Review: ‘Delicatessen’

Beautifully textured, cleverly scripted and eerily shot (often with a wideangle lens making characters look even weirder), Delicatessan is a zany little film that's a startling and clever debut for co-helmers Jean-Pierre Jeunet and Marc Caro.

Beautifully textured, cleverly scripted and eerily shot (often with a wideangle lens making characters look even weirder), Delicatessan is a zany little film that’s a startling and clever debut for co-helmers Jean-Pierre Jeunet and Marc Caro.

In a darkly bizarre, futuristic world where food shortages have led the butcher to serve up human flesh after murdering the locals, a bumbling group of Troglodins, an underground force reminiscent of the government police in Brazil, are engaged in a war on cannibal crime.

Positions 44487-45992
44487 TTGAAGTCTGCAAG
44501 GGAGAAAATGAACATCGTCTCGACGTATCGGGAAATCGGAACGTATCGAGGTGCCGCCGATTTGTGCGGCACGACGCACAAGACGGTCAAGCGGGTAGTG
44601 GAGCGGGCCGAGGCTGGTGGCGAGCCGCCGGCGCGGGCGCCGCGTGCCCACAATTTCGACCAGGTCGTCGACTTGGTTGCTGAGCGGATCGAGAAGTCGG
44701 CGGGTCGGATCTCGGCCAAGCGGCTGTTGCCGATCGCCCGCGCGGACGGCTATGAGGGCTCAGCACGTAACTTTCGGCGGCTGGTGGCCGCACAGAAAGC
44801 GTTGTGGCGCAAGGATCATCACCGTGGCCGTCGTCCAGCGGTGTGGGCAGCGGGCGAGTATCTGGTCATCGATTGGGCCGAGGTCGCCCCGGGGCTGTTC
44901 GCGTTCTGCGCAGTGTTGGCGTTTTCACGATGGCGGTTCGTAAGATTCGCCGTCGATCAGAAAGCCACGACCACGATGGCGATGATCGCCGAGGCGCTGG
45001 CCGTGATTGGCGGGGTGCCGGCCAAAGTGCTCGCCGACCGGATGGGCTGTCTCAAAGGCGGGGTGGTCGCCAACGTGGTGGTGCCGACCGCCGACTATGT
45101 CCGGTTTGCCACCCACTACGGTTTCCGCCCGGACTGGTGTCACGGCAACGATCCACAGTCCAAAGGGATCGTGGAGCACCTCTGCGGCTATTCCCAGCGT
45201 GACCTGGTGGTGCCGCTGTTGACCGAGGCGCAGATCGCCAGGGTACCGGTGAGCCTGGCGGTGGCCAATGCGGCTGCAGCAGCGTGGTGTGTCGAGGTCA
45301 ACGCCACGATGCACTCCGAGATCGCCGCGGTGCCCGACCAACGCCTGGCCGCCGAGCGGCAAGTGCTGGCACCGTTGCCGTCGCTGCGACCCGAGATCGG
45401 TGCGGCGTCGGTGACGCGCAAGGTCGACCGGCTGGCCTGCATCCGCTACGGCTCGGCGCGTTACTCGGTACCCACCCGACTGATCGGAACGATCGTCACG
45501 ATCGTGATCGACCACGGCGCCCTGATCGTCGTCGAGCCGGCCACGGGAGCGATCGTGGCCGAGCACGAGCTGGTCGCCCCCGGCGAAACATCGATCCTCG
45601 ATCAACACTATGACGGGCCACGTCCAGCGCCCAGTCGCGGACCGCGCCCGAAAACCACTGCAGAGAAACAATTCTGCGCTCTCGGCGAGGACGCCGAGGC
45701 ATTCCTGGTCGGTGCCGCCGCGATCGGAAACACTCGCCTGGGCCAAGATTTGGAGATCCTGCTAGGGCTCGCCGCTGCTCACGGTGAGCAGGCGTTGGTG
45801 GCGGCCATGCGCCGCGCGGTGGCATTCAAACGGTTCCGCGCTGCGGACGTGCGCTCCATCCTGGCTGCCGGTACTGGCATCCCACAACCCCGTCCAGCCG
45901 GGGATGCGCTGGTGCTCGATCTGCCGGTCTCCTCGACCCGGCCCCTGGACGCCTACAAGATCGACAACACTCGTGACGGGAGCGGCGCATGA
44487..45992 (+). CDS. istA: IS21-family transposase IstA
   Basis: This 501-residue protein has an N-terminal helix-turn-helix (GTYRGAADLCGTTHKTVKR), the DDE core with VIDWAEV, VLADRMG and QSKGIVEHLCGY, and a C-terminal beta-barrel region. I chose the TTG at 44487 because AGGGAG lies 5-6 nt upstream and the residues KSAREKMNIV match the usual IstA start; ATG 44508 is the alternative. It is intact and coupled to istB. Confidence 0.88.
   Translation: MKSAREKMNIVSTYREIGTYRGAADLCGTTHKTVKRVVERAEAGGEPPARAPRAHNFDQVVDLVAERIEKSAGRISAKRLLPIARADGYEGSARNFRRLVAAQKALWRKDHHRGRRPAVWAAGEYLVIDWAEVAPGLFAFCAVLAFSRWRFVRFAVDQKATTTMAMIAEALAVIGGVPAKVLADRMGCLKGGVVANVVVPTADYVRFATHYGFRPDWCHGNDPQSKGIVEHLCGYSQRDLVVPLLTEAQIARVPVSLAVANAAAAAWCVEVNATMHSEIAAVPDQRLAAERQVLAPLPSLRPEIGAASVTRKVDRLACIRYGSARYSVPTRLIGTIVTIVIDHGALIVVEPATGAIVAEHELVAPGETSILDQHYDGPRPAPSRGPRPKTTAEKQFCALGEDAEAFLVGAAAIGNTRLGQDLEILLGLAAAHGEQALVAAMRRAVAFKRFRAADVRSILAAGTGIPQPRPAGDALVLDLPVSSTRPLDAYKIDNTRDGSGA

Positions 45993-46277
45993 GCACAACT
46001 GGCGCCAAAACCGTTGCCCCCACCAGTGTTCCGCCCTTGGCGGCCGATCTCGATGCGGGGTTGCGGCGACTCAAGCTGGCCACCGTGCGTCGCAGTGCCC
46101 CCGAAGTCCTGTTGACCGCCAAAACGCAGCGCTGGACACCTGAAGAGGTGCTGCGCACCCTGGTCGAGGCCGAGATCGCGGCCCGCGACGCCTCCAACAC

An excellent cast made up entirely of character actors provides a rich array of eccentrics who live in the building over the deli and the sewers used as tunnels by the Troglodins.

An unsuspecting comedian moves into the flat above the deli and falls in love with neighboring blind girl, who organizes a hilarious tea party for two. Pic then quickly hooks viewers with an outrageous montage of rythmically edited visuals initiated by a sex scene between the butcher and his lover shot from under the bed.

All other wacko characters are well-defined and carefully developed, including the armed postman who holds up people when delivering the mail and the snail eater whose flat is two inches deep in water and escargot shells.

Delicatessen

France

Production

Constellation/UGC/Hachette Premiere. Director Jean-Pierre Jeunet, Marc Caro; Producer Claudie Ossard; Screenplay Jean-Pierre Jeunet, Marc Caro, Gilles Adrien; Camera Darius Khondji; Editor Herve Schneid; Music Carlos D'Alessio; Art Director Jean-Philippe Carp, Kreka, Aline Bonetto, Jean Rabasse

Crew

(Color) Available on VHS, DVD. Extract of a review from 1991. Running time: 96 MIN.

With

Dominique Pinon Marie-Laure Dougnac Jean-Claude Dreyfus Rufus Ticky Holgado Anne-Marie Pisani

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